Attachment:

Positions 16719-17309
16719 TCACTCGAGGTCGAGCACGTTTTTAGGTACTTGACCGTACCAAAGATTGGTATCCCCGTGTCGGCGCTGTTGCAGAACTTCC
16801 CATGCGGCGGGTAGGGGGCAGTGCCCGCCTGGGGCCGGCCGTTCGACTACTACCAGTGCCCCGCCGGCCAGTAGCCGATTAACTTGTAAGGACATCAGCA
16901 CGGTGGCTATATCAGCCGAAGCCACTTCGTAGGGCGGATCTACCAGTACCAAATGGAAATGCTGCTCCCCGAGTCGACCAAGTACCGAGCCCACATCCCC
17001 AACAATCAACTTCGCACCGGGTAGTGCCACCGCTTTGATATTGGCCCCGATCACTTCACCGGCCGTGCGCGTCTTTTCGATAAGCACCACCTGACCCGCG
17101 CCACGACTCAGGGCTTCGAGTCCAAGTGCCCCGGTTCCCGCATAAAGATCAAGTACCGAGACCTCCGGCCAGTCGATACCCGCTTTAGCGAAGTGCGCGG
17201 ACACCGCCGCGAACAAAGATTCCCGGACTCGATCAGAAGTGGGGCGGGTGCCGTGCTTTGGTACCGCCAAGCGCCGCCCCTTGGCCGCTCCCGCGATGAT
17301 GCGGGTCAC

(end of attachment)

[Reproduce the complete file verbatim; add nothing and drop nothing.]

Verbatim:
Positions 16719-17309
16719 TCACTCGAGGTCGAGCACGTTTTTAGGTACTTGACCGTACCAAAGATTGGTATCCCCGTGTCGGCGCTGTTGCAGAACTTCC
16801 CATGCGGCGGGTAGGGGGCAGTGCCCGCCTGGGGCCGGCCGTTCGACTACTACCAGTGCCCCGCCGGCCAGTAGCCGATTAACTTGTAAGGACATCAGCA
16901 CGGTGGCTATATCAGCCGAAGCCACTTCGTAGGGCGGATCTACCAGTACCAAATGGAAATGCTGCTCCCCGAGTCGACCAAGTACCGAGCCCACATCCCC
17001 AACAATCAACTTCGCACCGGGTAGTGCCACCGCTTTGATATTGGCCCCGATCACTTCACCGGCCGTGCGCGTCTTTTCGATAAGCACCACCTGACCCGCG
17101 CCACGACTCAGGGCTTCGAGTCCAAGTGCCCCGGTTCCCGCATAAAGATCAAGTACCGAGACCTCCGGCCAGTCGATACCCGCTTTAGCGAAGTGCGCGG
17201 ACACCGCCGCGAACAAAGATTCCCGGACTCGATCAGAAGTGGGGCGGGTGCCGTGCTTTGGTACCGCCAAGCGCCGCCCCTTGGCCGCTCCCGCGATGAT
17301 GCGGGTCAC